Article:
Qualifying Business Leads with Webcasts, Web Conferences, and Webinars
All three web education methods (webcasts, web conferences, and webinars) allow you 15 minutes or more of uninterrupted user contact with your business web presence. How can you pass that up, especially when you compare the costs of traveling and staging live events in multiple locations?
These content-driven techniques work well in B2B environments, where you can adapt them for free product demonstrations, market research presentations, or teaching sessions in exchange for contact information. They’re useful for building brand awareness, positioning your company as a leader, and generating sales leads. Don’t poison the well with overt marketing or hard sales pitches.
Segment leads by including on the sign-up form a question about registrants’ levels of interest or decision-making timeframes.
Webcasts, web conferences, and webinars all run in a browser environment. The combination of increased broadband access and the inclusion of streaming media within browsers make these methods much more accessible than they were in the past.
Generally, a webcast refers to a live, video broadcast online. Inherently passive, a webcast is delivered from one speaker to many listeners, often 50 or more. Of the three techniques, webcasts work best in a B2C environment for concerts, lectures, dance, comedy, theater, performance arts, sports events, entertainment, and events of educational or training content.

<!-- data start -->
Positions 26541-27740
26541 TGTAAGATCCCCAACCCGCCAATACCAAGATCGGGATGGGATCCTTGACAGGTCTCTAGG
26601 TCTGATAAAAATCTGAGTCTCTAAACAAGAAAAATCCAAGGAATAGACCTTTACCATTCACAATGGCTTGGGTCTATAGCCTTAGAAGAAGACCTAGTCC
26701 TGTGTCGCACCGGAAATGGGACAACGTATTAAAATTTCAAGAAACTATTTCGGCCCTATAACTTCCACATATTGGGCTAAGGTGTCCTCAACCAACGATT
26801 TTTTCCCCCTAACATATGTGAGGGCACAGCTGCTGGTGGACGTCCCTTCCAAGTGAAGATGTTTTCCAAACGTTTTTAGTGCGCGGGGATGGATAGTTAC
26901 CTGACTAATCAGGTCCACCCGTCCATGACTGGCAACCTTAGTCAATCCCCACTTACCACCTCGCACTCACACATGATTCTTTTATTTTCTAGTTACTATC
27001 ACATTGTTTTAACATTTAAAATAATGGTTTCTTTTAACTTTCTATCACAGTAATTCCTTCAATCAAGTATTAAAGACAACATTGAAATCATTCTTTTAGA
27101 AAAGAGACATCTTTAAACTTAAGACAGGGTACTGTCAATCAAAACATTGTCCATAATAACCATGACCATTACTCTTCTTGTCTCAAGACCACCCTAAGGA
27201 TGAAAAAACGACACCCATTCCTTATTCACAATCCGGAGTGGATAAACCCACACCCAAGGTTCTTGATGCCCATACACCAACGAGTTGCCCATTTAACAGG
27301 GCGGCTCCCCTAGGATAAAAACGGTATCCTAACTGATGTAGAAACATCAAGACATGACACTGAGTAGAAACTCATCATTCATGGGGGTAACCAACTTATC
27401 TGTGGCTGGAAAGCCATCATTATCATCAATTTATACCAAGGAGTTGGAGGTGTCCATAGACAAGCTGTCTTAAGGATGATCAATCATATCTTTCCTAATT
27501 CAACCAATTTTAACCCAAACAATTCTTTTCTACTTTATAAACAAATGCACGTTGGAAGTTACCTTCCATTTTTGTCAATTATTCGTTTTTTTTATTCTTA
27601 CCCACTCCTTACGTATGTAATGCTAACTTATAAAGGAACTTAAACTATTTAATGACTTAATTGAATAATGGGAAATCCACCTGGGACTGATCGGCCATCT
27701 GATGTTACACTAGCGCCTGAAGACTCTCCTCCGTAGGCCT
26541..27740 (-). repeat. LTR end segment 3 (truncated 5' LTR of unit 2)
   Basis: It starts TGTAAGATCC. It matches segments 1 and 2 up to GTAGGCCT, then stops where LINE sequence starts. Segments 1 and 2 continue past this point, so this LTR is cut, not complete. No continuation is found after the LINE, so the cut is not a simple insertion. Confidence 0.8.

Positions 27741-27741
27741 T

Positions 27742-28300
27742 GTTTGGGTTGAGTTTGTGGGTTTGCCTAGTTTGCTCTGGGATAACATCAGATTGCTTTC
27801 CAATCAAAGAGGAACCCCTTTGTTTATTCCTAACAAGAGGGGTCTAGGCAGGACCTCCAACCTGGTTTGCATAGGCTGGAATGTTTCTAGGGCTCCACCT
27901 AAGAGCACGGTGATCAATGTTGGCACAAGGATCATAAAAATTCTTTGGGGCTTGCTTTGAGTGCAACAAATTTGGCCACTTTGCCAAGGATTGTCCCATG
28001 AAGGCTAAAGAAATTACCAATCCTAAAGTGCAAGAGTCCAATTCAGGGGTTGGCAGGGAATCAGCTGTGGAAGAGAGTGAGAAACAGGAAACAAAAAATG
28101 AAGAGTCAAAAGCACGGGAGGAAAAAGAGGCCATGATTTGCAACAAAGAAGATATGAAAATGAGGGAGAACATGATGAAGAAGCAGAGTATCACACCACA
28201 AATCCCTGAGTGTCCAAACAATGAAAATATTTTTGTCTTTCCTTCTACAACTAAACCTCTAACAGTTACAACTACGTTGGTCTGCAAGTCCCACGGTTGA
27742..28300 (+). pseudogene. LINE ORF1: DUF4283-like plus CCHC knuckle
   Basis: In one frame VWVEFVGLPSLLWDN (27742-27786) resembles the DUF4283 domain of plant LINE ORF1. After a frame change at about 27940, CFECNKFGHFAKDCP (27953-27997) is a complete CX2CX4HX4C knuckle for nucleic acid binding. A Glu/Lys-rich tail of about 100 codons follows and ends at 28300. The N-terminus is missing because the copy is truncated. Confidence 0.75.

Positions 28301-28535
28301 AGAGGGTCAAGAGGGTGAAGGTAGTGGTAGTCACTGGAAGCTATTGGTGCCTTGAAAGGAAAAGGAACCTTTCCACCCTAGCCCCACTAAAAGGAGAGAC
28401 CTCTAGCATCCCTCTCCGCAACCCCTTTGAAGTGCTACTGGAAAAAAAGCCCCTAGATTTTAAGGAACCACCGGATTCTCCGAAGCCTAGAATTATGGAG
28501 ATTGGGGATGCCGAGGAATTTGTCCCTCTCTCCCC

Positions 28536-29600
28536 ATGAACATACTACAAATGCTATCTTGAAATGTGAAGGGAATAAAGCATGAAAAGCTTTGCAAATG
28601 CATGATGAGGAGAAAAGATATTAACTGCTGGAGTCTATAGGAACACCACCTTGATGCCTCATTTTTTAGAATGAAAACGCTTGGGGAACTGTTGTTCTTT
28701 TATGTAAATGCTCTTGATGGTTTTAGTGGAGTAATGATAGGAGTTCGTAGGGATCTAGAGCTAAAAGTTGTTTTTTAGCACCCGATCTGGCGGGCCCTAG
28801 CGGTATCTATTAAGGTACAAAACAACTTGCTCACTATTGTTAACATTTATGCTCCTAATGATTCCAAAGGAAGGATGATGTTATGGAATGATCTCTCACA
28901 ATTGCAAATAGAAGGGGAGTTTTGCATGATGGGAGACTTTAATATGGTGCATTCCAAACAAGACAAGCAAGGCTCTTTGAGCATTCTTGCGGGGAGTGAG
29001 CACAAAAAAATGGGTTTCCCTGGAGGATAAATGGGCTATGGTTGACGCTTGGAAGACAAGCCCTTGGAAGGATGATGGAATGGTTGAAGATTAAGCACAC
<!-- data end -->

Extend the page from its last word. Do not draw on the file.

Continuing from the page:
Depending on its audience and purpose, you can promote a webcast like any other online event. webcasts are often recorded for future replays on any of the video services, such as YouTube. (See Chapter 14 for more information on video sharing.)
A web conference works best with a small-group presentation that’s data or document driven. web conferences support two-way interaction, such as in an online focus group or a presentation near the close of the sales cycle.
Conferences generally involve a combination of two-way audio teleconferencing, live desktop-based whiteboards, PowerPoint presentations, and instant messaging or chat software. For example, Vyew, shown in the following illustration, offers groupware for bridging time and space.
A webinar is more complex than a webcast or web conference, mixing and matching such multimedia components as a one-way audio conference, a video conference (sometimes a talking head, which is more useful for product demonstrations), PowerPoint or whiteboard presentations, live polls or surveys, and one-way instant messaging for participants to submit questions.
Designed to reach a large number of participants over a widespread geographical region, webinars generally require a sequence of activities in order to be successful: promotion, registration, confirmation e-mails, reminder e-mails, thank-you messages, and feedback surveys. Consider these elements as premium branding and lead generation opportunities.